In an interview to CNBC-TV18, personal finance expert, Hemant Rustagi of Wiseinvest Advisors shared insights on what the Budget offered for an average investor on the street.
"Union Budget 2013 is definitely a mix bag for small investors. However, the major negative for small investor is the dividend distribution tax, which has been hiked for the debt fund," he said in an interview to CNBC-TV18.
Below is the verbatim transcript of Rustagi's interview with CNBC-TV18.
Q: For a small investor, what are the positives and negatives from the Budget speech but one particular negative, which is in a dividend distribution tax (DDT) on debt funds for individuals, has been hiked to 25 percent. Tell us about this and how much of a negative would be for an average investor like you and me?
A: Union Budget 2013 is definitely a mix bag for small investors. However, the major negative for small investor is the dividend distribution tax, which has been hiked for the debt fund.
Let me just clarify here, the debt funds are those funds where equity exposure is less than 65 percent. There again there are two categories of debt funds one is the liquid fund where the dividend distribution tax was already 25 percent. I am talking about individual and hindu undivided family (HUF).
Now, for the non-liquid funds also the dividend distribution tax has been hiked to 25 percent. Over and above there is an education cess and also there is a surcharge, which also has been hiked from 5 percent to 10 percent.
This is a major blow for the mutual fund industry and also for the small investor and the reason being that we are talking about non-liquid funds here. So, these ultra short-term funds, which are primarily used by individuals for parking their short-term funds, typically what happens here is that one get higher returns compared to the savings bank account and also the returns are more tax efficient.
With this hike in the dividend distribution tax that tax arbitrage has definitely gone especially for the higher income tax payers. For the investors who are in the 10 percent and 20 percent what they need to do is now go for growth option so that they pay less than what they will be paying in the dividend distribution tax.
Another category of fund, which is likely to be impacted, is monthly income plan. These funds are very popular especially for those who want regular income. What has happened is whether one is a tax payer or not a tax payer or 10 percent or 20 percent, the moment one opt for a dividend distribution or a monthly dividend or a quarterly dividend one end up paying almost 28-29 percent as a dividend distribution tax.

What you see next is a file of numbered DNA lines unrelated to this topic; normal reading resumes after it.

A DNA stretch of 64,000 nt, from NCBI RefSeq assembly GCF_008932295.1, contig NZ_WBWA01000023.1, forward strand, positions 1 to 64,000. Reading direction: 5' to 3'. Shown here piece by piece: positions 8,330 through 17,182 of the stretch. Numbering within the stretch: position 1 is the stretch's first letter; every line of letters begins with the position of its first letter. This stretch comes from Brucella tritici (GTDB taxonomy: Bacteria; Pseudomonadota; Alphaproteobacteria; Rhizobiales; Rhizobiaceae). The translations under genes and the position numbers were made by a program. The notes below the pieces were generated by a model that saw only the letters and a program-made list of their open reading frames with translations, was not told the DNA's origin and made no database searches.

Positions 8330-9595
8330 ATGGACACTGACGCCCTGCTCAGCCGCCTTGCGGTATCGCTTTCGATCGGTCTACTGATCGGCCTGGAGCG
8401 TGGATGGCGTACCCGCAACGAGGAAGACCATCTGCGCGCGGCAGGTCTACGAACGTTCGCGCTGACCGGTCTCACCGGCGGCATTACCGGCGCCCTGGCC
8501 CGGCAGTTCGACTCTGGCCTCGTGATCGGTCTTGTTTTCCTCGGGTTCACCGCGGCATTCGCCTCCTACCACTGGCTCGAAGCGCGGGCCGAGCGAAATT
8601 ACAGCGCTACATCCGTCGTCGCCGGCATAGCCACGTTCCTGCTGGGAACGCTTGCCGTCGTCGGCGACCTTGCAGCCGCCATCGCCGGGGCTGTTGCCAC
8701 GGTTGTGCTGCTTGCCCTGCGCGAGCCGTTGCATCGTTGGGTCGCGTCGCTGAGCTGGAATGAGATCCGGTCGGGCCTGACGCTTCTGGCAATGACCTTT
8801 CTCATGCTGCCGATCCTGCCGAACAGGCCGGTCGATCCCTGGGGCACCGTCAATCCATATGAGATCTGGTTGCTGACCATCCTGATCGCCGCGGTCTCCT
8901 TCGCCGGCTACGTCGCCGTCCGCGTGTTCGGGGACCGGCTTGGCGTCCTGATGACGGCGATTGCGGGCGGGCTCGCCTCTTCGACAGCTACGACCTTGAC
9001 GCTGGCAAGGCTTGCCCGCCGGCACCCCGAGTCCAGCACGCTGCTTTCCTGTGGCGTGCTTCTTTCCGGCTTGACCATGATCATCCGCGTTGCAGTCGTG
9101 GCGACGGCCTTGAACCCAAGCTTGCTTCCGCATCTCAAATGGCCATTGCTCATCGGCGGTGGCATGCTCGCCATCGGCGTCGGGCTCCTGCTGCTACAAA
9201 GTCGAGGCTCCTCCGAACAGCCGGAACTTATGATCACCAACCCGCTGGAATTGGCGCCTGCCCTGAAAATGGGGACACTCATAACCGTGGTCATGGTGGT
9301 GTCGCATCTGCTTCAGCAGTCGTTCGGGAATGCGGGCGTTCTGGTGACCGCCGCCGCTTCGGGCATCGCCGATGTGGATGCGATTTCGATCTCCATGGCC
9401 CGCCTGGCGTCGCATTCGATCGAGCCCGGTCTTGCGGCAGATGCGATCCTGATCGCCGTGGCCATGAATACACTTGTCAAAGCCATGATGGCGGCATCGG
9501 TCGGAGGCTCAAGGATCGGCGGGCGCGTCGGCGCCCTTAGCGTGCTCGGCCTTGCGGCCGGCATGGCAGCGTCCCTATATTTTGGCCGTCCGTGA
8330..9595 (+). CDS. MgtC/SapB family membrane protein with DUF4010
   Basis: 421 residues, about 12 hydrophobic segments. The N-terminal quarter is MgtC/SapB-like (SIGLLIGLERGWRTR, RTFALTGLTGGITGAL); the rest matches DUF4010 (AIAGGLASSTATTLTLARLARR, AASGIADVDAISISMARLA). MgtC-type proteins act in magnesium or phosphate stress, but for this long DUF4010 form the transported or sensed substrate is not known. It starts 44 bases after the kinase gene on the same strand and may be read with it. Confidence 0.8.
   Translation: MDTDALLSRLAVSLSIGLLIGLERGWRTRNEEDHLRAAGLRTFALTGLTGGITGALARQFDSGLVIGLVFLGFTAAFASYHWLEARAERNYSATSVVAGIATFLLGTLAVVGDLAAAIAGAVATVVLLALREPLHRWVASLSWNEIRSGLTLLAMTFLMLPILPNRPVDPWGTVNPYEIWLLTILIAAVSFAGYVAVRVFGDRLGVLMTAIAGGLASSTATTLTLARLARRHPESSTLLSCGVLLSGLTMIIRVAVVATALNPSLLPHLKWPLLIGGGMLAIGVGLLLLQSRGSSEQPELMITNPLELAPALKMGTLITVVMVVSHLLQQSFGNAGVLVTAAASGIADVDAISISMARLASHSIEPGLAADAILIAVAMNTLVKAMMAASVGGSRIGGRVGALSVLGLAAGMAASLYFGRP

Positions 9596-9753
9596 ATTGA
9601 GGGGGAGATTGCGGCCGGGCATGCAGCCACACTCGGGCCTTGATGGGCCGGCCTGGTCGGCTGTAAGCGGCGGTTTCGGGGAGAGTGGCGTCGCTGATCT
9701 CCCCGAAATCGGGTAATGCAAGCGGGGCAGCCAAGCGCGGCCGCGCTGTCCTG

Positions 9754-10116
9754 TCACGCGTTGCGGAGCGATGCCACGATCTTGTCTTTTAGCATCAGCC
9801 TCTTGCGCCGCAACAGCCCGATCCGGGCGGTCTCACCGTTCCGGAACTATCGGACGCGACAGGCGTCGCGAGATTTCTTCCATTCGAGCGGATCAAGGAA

So, this is a major negative for retail investor in the times where we are expecting them to move away from the traditional options to market link products so that they can fight inflation. This is a major negative. However, let me also clarify here, it does not impact all those investors who want to invest for the longer term because there the long-term capital gain is still going to be taxed at 10 percent.
As far as the positives are concerned there are few positives there for small investors. To begin with for housing loan up to Rs 25 lakh the interest paid on the housing loan up to Rs 2.5 lakh as against Rs 1.5 currently will be exempt from income tax. However, also let me clarify here that this is applicable only if the cost of the house does not exceed Rs 40 lakh. So, I don’t think it is going to benefit much for investors in places like Mumbai. Second is, it is only for those housing loan which are sanctioned after April 01. It is not applicable to the existing borrowers.
In addition to that the scope for Rajiv Gandhi equity scheme has been expanded. So, all those investors who have an income up to Rs 12 lakh can now invest in this and another major change is that earlier it was going to be one time exemption and now they can claim exemption for three successive years.
Caller Q: The investor has Rs 1,000 to invest and would like to know which mutual fund he can buy?
A: It will depend on what is the time horizon. I would say that if his intent is to invest for a longer term for a goal like creating corpus for children education or retirement then he can go for a well diversified equity fund. In that case he can look at DSP BlackRock Top 100 Fund.
If it is a medium-term maybe five to seven years he can look at a balance fund there he can look at HDFC Prudence Fund.
If it is for a short period say around three years or thereabout he can look at either at debt fund or a debt oriented hybrid fund like Reliance MIP. There of course he should go for a growth option as I just mentioned that DDT tax has been hiked so may not be really useful for him. So, this is how he needs to decide where the money has to be invested.